Android users, check out your collection of apps. Some of them may contain malware. A recent report shows that 92 Android apps with over 30 million downloads host a dangerous malware and spyware component of SpinOk.
Leveraging our mobile app chain security tools, we began examining the situation and were alarmed to discover that this malicious spyware, masquerading as an advertisement for the SDK, had infiltrated several apps in the Google Play Store.
This is in addition to the more than 193 Android apps the SpinOk malware was already found to have as part of the SDK for advertisers originally. is found by Dr. Web. CloudSEK SVigil Reports indicate that 43 of these apps are still available in the Google Play Store, reaching over 5 million downloads.
“This points to a broader compromise within the Play Store ecosystem, leaving a larger user base vulnerable to potential privacy branches and data mining operations. The magnitude of the situation becomes clear when we consider the collective user base of around 30 million individuals affected by these hacked apps.”
SpinOk can run in the background without the device users knowing. It has the ability to download files from an infected smartphone, copy or replace content from the clipboard, search users’ files and directories, and other dangerous activities.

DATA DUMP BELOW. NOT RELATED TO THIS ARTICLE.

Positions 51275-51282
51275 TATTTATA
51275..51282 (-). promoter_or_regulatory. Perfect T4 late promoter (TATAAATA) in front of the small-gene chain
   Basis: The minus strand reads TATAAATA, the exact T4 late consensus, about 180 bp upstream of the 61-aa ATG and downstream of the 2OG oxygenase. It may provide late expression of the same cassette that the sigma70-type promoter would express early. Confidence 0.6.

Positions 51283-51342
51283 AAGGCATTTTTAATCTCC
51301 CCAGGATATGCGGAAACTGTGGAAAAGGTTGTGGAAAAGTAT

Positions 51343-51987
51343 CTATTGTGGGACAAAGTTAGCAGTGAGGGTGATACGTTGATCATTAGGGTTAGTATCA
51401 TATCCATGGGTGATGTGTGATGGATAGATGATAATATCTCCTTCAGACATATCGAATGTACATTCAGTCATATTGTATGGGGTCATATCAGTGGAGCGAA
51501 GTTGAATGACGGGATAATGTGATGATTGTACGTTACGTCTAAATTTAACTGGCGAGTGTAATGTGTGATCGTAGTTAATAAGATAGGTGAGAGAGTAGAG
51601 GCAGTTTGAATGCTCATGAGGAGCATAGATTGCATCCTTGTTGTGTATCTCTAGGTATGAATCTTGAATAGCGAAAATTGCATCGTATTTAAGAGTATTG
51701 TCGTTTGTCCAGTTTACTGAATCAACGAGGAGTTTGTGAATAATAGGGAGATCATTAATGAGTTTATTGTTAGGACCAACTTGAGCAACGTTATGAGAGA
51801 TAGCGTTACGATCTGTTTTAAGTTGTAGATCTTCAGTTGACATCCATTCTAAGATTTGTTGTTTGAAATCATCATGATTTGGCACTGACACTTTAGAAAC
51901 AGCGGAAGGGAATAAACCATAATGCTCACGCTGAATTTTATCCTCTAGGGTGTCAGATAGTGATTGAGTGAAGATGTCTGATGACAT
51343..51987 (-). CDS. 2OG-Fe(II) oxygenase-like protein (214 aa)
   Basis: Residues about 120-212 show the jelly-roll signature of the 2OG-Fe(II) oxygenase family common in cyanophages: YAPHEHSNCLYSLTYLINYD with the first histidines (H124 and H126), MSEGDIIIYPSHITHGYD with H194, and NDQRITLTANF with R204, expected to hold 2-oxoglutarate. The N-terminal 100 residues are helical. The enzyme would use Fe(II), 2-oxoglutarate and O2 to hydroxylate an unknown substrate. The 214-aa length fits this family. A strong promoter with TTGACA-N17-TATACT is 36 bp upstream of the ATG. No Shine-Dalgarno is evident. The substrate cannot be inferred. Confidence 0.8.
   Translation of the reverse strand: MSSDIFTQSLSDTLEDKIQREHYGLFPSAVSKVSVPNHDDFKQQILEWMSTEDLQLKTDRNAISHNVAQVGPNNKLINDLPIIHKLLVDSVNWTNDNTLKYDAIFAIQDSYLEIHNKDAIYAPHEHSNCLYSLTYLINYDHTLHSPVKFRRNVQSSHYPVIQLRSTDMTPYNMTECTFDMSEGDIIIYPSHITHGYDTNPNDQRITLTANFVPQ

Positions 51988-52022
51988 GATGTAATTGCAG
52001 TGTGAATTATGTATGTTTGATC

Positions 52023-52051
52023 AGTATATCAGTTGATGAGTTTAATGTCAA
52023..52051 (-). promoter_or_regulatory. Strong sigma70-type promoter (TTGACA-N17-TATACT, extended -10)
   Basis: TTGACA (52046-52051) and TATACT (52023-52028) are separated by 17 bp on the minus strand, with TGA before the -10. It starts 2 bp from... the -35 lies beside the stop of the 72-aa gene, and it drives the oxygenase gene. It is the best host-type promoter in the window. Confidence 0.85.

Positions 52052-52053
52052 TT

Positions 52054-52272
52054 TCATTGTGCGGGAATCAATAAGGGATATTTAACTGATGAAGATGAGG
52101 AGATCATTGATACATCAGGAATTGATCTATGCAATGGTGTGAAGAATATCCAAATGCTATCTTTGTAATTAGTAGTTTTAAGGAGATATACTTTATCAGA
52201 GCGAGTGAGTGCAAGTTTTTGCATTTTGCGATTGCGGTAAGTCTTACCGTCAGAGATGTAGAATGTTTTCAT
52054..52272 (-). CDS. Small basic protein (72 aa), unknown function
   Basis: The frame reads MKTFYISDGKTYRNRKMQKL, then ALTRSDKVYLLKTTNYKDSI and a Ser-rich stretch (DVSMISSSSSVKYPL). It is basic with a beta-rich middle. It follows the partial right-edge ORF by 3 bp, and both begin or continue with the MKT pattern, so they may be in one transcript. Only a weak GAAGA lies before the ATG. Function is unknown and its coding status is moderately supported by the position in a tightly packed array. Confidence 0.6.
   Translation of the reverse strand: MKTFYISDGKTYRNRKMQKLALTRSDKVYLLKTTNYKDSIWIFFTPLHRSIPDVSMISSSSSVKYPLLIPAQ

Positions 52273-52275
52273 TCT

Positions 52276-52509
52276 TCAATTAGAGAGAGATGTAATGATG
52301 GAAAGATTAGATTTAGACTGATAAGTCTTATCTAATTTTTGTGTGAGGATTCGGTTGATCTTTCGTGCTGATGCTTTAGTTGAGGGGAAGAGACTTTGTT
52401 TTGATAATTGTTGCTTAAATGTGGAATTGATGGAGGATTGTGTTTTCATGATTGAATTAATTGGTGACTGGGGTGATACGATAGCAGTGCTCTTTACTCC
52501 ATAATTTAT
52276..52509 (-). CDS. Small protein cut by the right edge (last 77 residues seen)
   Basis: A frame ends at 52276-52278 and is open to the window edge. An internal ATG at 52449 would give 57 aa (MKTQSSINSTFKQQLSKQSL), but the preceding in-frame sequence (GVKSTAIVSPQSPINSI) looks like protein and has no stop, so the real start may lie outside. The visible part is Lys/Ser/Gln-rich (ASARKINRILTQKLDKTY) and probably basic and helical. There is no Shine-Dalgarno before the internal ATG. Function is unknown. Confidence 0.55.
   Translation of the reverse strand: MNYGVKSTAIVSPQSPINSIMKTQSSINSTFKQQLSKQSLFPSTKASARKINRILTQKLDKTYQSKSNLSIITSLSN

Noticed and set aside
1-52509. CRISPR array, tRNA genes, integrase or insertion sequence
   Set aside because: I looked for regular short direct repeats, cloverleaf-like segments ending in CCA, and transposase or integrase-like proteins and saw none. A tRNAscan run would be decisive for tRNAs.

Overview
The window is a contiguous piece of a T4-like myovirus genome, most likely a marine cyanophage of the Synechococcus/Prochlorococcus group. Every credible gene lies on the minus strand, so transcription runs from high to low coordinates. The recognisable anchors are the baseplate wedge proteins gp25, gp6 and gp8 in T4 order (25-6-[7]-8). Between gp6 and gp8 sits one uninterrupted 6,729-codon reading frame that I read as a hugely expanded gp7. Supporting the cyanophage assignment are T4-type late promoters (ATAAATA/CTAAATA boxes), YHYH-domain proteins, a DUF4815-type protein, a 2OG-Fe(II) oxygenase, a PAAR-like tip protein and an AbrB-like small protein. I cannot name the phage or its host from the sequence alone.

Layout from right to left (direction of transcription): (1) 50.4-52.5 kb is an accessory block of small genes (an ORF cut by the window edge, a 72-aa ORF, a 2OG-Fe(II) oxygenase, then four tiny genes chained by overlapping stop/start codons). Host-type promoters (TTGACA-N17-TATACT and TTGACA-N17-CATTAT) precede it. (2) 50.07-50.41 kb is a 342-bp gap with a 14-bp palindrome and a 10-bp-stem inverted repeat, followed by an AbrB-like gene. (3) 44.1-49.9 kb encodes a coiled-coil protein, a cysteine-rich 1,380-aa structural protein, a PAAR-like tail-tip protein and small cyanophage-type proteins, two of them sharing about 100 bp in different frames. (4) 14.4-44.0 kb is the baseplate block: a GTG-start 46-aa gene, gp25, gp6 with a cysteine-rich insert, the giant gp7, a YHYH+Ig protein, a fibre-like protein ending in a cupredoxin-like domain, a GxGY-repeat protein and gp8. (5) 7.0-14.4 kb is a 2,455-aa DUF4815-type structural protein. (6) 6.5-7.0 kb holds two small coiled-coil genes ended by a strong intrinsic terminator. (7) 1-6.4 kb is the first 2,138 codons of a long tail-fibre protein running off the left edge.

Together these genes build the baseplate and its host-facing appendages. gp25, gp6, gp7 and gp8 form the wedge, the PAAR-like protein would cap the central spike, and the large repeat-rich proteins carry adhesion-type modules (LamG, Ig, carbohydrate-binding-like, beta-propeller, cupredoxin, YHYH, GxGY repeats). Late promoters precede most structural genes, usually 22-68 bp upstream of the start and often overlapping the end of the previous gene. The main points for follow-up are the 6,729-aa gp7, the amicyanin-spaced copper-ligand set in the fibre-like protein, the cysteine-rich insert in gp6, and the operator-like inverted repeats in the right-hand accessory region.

Essentially, SpinOk can use a “file extraction function” to access and share users’ private information with third parties, along with videos, photos, and any documents stored on the device. This malware can be used to help hackers steal credit card information and shred your passwords.
The top apps that CloudSEK recommends to delete are:
- HexaPop link
- Macron Match
- Macron Boom
- Jelly Connect
- MA Teller
- Crazy magic ball
- Bitcoin Master
- Big win slots
The full list of applications infected with malware can be found here here. This list will be updated as security measures are put in place for some of the apps, making them safe to use again. There may be additional apps identified as having SpinOK malware hidden within them.
This does not mean that the apps intentionally included spyware, just that they are best avoided for now. When downloading a new app, be sure to check it out first. Look at user ratings and their overall ranking, which can indicate the presence of malware.
In addition to removing infected apps in the above list, delete any apps you no longer use. They only take up space and are likely to pass your data on even though they are given away.
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